By its own admission, in a government press release in November 2020, it stated ‘by September it had supported over 29,000 vulnerable people, with two-thirds now moved into settled accommodation.’ In this sense the term ‘vulnerable people’ has been favoured instead of the term ‘rough sleepers’. What is interesting is that only 19,333 people have managed to be settled, thus leaving a total of 9,667 still rough sleeping. This amount is a 127% increase on the government’s official count of 4,266 as published in February 2020 by the Ministry of Housing Communities and Local Government.

By the end of 2020, the ‘all in it together’ rhetoric was a distant memory and calls on Government to Bring Everyone In again to ensure rough sleepers could stay safe during the new national lockdown fell on deaf ears. As a direct result, instead of rough sleepers being provided with self-contained accommodation, they now have to choose between the risk of contracting covid through sheltering in unsafe communal spaces or facing freezing temperatures whilst returning back to their roofless and homeless state.

2020 was the year which brought an end to rough sleeping, albeit not permanently. It saw rough sleepers’ allocated emergency accommodation including: hotels, bed and breakfasts and other temporary accommodation. Although more than a roof can be alleged to be needed to tackle the social and structural harms/violence suffered by homeless people, accommodation in the first instance for the vast majority can make a significant difference.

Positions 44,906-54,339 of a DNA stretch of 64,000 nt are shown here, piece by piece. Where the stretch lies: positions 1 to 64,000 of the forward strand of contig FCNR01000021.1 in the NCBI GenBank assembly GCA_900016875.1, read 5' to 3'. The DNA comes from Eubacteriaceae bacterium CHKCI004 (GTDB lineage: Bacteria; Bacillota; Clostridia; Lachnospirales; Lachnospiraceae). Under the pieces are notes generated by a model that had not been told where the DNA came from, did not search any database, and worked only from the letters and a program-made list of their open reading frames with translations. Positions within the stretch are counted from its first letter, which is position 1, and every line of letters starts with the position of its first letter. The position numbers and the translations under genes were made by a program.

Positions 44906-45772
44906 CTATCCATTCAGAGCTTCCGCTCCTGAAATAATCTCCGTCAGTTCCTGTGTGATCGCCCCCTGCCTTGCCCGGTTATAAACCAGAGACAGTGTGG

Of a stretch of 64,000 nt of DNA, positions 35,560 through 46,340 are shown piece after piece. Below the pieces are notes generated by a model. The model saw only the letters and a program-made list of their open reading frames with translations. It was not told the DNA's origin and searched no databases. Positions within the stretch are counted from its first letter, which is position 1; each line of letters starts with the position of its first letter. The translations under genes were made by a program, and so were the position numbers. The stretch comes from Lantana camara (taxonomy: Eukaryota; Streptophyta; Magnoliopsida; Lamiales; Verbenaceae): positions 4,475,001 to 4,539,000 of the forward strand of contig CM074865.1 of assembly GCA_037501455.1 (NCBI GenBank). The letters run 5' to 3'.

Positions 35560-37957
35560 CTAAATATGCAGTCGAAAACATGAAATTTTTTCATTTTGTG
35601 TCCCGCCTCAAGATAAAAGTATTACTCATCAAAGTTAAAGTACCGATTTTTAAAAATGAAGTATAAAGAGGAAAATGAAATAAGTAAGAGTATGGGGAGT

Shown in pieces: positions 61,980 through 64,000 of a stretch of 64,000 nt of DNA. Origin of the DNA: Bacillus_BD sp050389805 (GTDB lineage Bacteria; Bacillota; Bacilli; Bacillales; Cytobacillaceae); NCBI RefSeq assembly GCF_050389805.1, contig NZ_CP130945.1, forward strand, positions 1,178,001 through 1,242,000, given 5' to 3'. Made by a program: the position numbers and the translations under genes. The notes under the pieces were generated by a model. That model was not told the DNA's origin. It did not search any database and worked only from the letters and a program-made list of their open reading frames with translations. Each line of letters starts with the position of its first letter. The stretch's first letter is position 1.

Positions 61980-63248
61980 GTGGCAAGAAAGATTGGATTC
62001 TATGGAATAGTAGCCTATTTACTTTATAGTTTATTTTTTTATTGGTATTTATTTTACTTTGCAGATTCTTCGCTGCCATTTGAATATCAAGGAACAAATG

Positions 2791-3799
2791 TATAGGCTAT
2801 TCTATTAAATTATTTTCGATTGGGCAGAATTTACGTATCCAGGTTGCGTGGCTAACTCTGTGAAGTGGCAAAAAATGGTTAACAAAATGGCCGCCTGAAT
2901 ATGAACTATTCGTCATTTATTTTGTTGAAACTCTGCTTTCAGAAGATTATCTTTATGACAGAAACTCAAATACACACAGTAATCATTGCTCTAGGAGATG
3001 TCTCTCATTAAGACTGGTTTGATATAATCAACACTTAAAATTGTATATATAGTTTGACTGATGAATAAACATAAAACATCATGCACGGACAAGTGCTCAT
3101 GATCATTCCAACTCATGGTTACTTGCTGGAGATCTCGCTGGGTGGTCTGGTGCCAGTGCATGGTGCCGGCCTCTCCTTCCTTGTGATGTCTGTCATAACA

Indeed such an immediate and radical approach to this crisis raises the obvious question of why the government would remove a scheme which was working at the local level and replace it with one that does not work as effectively. Looking to the future, 2021 must be a year which focuses on challenging the reasons behind why the homeless have been left out in the cold, and why the homeless problem exists at all. With this in mind, the Protect Programme together with the government’s latest funding scheme are not fit replacements for the Everyone In scheme which was underpinned by an inclusive approach. Given the new strain of the coronavirus; re-instatement of national lockdowns and death rates on the rise again, it is essential now more than ever that vulnerable members of our society are not left to fall through the safety net.

To find out more about understanding homelessness or any of the wider key issues listed below visit: OpenLearn

  • The Homeless Problem
  • Being homeless
  • Impact of legislation
  • Lack of coordinated support
  • Criminalisation of homelessness
  • Homelessness and Incarceration
  • Slipping through the net
  • Getting off the streets